Because all good things must pass - and the Roman alphabet only has 26 letters - the WXPN A to Z is about to come to a close.

The last couple of weeks - the alphabetical marathon began on Nov. 30 with the Jackson 5's "ABC" and will end 6000 or so songs with a tune that begins with the letter Z sometime on Saturday - have made for some highly entertaining left-of -the-dial listening at 88.5-FM.  

It's been a bravura programming performance and pretty brilliant promotional move that certainly gets the point across that the University of Pennsylvania public radio draws from a much larger music pool than your average tightly scripted commercial outlet. "A radio station that doesn't repeat a song - for weeks!," as deejay Eric Schuman put it in one promo insert, certainly gets the we-have-a-voluminous-library point across.

Sure, I have my nagging complaints. I didn't hear a single hip-hop song in any of the more than a dozen stretches I listened, and I had a hard time finding any while perusing the list at xpn.org/xpn-a-z. Though hey, Snoop Dogg's "Gin & Juice" was in there.

And the alphabetical order by song title 24/7 stream sometimes gave me cause to gripe: During a four song "sit" stretch I was pleasantly surprised by Buffalo Springfield's "Sit Down I Think I Love You" (didn't know that one) followed by Otis Redding's "Sittin' On the Dock Of The Bay" (awesome, of course) and Jimmy Cliff's "Sitting In Limbo" (also great). So next up had to be Howlin' Wolf doing "Sitting On Top Of The World," right? Nope. Sorry, it was Jack Johnson's "Sitting, Waiting, Wishing." Arrrggh!

But of course, that's been the fun of the A to Z, which makes you guess what'll come next and has kept me listening in the driveway on multiple occasions with don't-touch-that-dial piqued interest. They're in the W's as I write. "What" songs included the Beatles' "What Goes On" and the Velvet Underground song of the same, done by by VU and the Feelies. Plus Jimmy Ruffin's "What Becomes Of The Broken Hearted" (also covered by Joan Osborne), as well as Tower of Power's "What Is Hip," Black Uhuru and George Harrison's "What Is Life" (different songs) and a musical question asked by Morrissey: The Smith's "What Difference Does It Make?"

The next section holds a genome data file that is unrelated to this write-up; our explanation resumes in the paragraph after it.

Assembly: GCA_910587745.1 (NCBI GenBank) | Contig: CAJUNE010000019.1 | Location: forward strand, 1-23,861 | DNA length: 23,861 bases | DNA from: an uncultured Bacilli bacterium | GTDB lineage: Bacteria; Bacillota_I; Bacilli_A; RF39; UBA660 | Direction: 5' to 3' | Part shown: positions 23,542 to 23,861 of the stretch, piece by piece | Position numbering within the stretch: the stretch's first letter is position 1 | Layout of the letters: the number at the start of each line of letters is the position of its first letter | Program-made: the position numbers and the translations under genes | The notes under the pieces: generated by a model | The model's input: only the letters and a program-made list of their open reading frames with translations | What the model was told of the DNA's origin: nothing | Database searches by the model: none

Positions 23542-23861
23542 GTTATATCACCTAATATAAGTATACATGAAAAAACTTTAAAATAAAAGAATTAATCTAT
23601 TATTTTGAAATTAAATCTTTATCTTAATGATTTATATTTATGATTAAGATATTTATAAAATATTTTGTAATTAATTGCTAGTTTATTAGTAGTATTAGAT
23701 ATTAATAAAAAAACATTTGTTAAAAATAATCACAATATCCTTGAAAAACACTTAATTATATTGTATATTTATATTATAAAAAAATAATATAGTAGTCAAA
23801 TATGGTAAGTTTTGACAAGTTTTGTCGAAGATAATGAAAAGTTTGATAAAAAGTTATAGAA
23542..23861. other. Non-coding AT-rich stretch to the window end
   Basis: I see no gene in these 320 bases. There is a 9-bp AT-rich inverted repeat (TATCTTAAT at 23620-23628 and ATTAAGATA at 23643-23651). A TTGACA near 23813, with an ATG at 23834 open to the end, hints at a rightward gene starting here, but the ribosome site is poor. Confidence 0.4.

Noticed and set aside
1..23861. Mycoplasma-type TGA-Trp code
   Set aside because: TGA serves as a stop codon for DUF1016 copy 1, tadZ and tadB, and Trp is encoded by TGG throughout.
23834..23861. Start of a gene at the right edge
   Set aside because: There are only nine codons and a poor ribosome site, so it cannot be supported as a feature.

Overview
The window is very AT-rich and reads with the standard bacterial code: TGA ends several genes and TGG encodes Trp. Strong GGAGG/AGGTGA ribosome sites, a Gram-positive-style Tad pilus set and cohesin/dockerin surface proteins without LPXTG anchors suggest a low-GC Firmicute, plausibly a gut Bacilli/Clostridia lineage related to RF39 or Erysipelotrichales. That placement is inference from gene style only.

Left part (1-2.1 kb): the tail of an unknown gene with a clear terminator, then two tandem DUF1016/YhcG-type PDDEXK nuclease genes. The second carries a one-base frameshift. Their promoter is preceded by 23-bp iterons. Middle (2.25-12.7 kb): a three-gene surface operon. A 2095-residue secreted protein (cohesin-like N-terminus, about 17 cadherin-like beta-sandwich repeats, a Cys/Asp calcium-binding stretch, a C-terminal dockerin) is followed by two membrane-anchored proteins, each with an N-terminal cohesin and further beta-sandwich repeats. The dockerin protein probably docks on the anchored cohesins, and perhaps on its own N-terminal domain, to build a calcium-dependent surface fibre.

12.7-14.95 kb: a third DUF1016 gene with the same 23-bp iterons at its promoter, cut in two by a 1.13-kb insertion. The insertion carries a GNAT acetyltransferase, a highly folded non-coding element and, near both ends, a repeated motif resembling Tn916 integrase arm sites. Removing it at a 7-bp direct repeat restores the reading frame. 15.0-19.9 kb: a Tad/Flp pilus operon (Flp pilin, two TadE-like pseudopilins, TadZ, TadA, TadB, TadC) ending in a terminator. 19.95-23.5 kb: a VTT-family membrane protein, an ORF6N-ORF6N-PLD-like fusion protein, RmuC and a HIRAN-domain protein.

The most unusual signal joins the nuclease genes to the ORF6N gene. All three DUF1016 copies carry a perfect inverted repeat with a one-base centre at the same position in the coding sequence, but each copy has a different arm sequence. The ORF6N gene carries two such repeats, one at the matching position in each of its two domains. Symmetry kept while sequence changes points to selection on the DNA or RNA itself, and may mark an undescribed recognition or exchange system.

The answer is, quite a lot for people who are deeply into XPN.  The station is expert at creating a community of listeners who have been hashtagging #XPNAtoZ for weeks.  Their song of the month could have been a Faith No More banger that didn't make the cut: "We Care A Lot."

Particularly impressive in their devotion are the likes of superfan Drew Sudell, whose Twitter bio ID's him as "software developer, would be student of technology and innovation, nerd." His "Textual Analysis of XPN's AtoZ playlist" number crunching shows that, not surprisingly, more songs were played by The Beatles than any other artist, with over 120 as of Friday morning. The Rolling Stones, Bruce Springsteen, Bob Dylan, Neil Young, Led Zeppelin, Grateful Dead , David Bowie, R.E.M. and (egad!) Steely Dan round out the dude- and classic rock-heavy top ten.

Other Sudell findings: the most frequent first word was "The" (ranging from The Clash's "The Call Up" to Little Eva's  "The HaLoco-Motion" to Gordon Lightfoot's "The Wreck Of The Edmund Fitzgerald," followed by "I" and "Love," with most of the latter played by the station's drive-time leading man Dan Reed, including Donna Summer's "Love To Love You Baby."



More wonky analysis, with color coded graphics, comes from Lena Bartell, whose data mining shows The Ramones (with “Do You Remember Rock n Roll Radio?” and “Do You Wanna Dance?”) and Flying Burrito Brothers ("Hot Burrito #1" and "Hot Burrito #2") as among the artist who have scored alphabetically consecutive songs, and 1970 to be the most popular song year.

The kick of the A to Z has been wondering what’s coming next, and knowing that it won't be something you heard earlier in the day, or yesterday, or even last week. Or as Dave Matthews put it on Friday afternoon in another musical question that I did not particularly enjoy: “Where Are You Going?” Happily, the answer was to next listen to The Supremes’ “Where Did Our Love Go,” and soon thereafter to ponder another query, posed by Ray Davies and The Kinks, that A to Z enthusiasts will be askig themselves once the marathon is over: “Where Have All The Good Times Gone?”